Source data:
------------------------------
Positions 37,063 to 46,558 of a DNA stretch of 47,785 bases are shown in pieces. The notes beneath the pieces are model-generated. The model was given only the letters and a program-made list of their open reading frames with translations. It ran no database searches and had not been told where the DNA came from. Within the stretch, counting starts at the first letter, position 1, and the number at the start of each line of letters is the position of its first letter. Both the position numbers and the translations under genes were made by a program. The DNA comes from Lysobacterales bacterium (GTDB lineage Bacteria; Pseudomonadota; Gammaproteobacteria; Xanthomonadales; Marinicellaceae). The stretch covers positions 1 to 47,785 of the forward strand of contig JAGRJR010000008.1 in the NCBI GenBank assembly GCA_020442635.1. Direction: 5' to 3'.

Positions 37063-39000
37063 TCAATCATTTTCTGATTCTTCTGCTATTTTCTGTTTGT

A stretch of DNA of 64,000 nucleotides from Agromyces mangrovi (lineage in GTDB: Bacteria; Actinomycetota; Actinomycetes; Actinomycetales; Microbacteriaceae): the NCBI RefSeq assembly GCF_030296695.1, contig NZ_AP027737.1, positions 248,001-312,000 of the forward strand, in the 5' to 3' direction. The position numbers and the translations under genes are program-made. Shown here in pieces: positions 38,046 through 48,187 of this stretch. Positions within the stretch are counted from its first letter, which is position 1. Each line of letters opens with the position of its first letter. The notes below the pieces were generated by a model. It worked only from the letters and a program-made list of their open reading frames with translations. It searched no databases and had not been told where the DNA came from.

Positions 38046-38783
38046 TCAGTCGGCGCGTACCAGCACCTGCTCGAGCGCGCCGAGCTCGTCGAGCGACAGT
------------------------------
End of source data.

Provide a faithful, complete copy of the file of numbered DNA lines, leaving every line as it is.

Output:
Positions 37,063 to 46,558 of a DNA stretch of 47,785 bases are shown in pieces. The notes beneath the pieces are model-generated. The model was given only the letters and a program-made list of their open reading frames with translations. It ran no database searches and had not been told where the DNA came from. Within the stretch, counting starts at the first letter, position 1, and the number at the start of each line of letters is the position of its first letter. Both the position numbers and the translations under genes were made by a program. The DNA comes from Lysobacterales bacterium (GTDB lineage Bacteria; Pseudomonadota; Gammaproteobacteria; Xanthomonadales; Marinicellaceae). The stretch covers positions 1 to 47,785 of the forward strand of contig JAGRJR010000008.1 in the NCBI GenBank assembly GCA_020442635.1. Direction: 5' to 3'.

Positions 37063-39000
37063 TCAATCATTTTCTGATTCTTCTGCTATTTTCTGTTTGT

A stretch of DNA of 64,000 nucleotides from Agromyces mangrovi (lineage in GTDB: Bacteria; Actinomycetota; Actinomycetes; Actinomycetales; Microbacteriaceae): the NCBI RefSeq assembly GCF_030296695.1, contig NZ_AP027737.1, positions 248,001-312,000 of the forward strand, in the 5' to 3' direction. The position numbers and the translations under genes are program-made. Shown here in pieces: positions 38,046 through 48,187 of this stretch. Positions within the stretch are counted from its first letter, which is position 1. Each line of letters opens with the position of its first letter. The notes below the pieces were generated by a model. It worked only from the letters and a program-made list of their open reading frames with translations. It searched no databases and had not been told where the DNA came from.

Positions 38046-38783
38046 TCAGTCGGCGCGTACCAGCACCTGCTCGAGCGCGCCGAGCTCGTCGAGCGACAGT